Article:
In light of the recent debacle of a Christian pastor making wrongful comments on Buddhism and Taoism, it is good to remember the Buddha’s advice above.  For as long as I can remember, Buddhists in Singapore  has mostly been of a rather docile and meek manner even in the face of an attack on Buddhism.  I suspect that such behaviour is not necessarily due to the Buddha’s teachings as above, but because of our cultural influence.  The Singaporean (or Singapore Chinese?) attitude of “Kiasu” and “Kiasi”.

“Kiasu” is a close romanisation of the Hokkien pronounciation of 怕输 ‘afraid of loosing (out)’ while “Kiasi” means 怕死 ‘afraid to die’.  Kiasu can be a form of competitiveness but it can become a form of self-preservation mechanism that morphs into Kiasi.  Kiasi is a pronounced form of self-preservation fringing on cowardice.  It can also be seen as a developed application of ‘Mind your own business’.

In the past ten twenty years, Buddhists have gradually matured and outgrown this culture.  Whether on the press or on the net, Buddhists are remaining firm on what they stand for.  Without going to the extreme end of becoming religious zealouts, Buddhists are firmly saying “Enough.  This is not what the Buddha taught.  Stop spreading falsehood”.  This is encouraging and heartening to see both online and offline.

Let those Buddhists (monastics and lay alike) who are well-grounded in the Dharma stand up and establish what is falsely said, and declare what the Tathagata1 has taught.  Let those who are not well-grounded put in more effort to learn and practise so that they may be well established, for it is for their and others’ welfare and benefit.

Should a written apology be written by the pastor in his capacity as leader of his congregation?  Share your views either here or on my facebook wall.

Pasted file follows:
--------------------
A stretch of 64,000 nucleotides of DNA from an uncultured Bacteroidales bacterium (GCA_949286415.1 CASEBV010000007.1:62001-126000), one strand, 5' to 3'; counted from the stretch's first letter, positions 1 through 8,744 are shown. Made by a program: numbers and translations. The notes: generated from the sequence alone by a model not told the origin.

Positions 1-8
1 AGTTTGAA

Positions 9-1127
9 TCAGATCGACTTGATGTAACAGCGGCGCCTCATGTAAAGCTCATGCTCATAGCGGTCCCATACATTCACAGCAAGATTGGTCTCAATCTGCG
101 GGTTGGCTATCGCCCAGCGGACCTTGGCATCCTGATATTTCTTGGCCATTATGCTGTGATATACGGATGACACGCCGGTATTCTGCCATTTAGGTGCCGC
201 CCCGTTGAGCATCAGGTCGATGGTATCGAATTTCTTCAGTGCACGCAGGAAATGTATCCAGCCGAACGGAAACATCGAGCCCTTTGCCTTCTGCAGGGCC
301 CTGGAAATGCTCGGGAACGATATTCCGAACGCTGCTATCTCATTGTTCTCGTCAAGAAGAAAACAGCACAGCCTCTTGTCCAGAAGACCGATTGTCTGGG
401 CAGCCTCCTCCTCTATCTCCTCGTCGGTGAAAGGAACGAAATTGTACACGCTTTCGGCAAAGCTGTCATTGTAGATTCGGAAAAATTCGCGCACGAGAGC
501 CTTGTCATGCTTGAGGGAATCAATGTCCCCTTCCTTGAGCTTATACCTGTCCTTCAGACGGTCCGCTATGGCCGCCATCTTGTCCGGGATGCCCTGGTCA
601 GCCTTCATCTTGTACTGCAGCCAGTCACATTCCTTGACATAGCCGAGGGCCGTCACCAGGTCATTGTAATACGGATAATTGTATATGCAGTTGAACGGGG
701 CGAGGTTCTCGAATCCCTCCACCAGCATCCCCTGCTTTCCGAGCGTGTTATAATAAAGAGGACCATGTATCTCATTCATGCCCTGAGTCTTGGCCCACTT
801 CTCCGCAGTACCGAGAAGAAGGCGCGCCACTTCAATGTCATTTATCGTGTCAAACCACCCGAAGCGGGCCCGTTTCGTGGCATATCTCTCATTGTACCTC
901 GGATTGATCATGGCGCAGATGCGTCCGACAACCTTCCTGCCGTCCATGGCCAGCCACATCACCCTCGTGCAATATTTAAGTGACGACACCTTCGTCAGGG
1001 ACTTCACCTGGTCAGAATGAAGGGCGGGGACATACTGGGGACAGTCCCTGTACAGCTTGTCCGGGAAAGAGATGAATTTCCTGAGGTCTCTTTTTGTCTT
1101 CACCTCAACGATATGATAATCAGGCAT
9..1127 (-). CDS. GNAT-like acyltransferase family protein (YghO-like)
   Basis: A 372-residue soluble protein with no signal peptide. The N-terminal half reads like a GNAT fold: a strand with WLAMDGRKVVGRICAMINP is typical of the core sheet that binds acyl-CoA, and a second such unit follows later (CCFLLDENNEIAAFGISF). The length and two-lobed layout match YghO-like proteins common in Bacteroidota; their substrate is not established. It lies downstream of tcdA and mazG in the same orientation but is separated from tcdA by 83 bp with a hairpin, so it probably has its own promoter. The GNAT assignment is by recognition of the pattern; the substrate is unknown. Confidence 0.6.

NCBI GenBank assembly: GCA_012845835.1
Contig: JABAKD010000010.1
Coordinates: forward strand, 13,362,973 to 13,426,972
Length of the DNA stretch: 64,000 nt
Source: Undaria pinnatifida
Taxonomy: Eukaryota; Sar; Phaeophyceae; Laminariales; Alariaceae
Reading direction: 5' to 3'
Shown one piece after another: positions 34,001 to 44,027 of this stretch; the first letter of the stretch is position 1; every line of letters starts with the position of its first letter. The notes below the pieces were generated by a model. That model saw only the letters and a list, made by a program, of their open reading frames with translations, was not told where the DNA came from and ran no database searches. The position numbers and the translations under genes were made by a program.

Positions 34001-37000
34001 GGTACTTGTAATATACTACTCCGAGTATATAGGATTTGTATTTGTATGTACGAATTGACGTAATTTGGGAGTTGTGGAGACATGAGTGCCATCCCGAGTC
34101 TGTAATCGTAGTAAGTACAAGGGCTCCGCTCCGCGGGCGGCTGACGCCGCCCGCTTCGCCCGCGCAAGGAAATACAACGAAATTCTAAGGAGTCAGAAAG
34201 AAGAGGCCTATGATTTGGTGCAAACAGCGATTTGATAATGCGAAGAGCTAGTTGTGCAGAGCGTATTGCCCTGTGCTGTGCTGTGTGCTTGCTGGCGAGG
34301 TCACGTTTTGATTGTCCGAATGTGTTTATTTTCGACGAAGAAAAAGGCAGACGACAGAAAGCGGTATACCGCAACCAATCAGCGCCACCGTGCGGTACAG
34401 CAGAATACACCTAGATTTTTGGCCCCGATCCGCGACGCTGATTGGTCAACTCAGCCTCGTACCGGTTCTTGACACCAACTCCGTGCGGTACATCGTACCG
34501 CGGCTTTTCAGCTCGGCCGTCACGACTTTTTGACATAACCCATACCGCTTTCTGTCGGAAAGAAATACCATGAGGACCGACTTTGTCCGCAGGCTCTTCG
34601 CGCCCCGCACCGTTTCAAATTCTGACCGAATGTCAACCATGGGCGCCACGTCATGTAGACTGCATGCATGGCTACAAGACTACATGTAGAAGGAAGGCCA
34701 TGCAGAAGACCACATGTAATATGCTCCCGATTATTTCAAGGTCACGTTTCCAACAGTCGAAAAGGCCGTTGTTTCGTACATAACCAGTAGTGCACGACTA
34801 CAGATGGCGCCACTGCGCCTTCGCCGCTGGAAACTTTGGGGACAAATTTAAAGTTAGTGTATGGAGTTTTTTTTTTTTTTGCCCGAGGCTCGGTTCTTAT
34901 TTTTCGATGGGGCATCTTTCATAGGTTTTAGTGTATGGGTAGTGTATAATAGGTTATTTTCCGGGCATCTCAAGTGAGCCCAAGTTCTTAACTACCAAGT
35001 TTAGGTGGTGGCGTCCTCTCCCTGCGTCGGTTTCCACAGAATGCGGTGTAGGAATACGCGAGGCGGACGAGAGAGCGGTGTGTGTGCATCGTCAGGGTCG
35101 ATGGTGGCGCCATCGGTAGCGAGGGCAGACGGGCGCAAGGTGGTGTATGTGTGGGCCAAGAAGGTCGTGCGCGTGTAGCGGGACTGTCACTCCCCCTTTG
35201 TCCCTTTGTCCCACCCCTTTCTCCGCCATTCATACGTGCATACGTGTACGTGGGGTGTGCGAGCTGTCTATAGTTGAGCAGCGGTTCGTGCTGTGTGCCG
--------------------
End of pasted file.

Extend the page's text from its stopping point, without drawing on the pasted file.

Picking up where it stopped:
1 Tathagata 如来 The One who has thus gone and/or the One who has thus come.  One of the epithets referring to the Buddha.


Digha Nikaya 1 Brahmajala Sutta – The Brahma Net Sutta (What the Teaching Is Not)

Happy Chinese New Year!

Happy Chinese New Year to all!

What are your ‘fortunes’ this year?

Will you have will-power to resist some of the little pleasures that you know is going to add inches to you?

Will the ‘Tiger year’ bring luck or a dash of anxiety this year?*

Can you make the right decision and choose between being ‘(self-)right(eous)’ and being ‘happy’?

Are the stars aligned, and the planets in tandem?*

Maybe this year, you can still be happy even if you do not get what you want.  Or can you?

Whatever will happen outside is dependent on many, too many factors and conditions.  Whatever happens in our mind depends on how we want to nuture and cultivate it.

So what are your ‘fortunes’ this year?  You decide.  That is all. ^_^

May you be guided and protected by the Buddha, Dharma and Sangha.


* – I do not subscribe to the foretelling of fortune through horoscopes or astrology, although I recognise how the belief in them can influence our fortune through self-fulfilling prophesies.  See Macbeth for more literary exposition on it.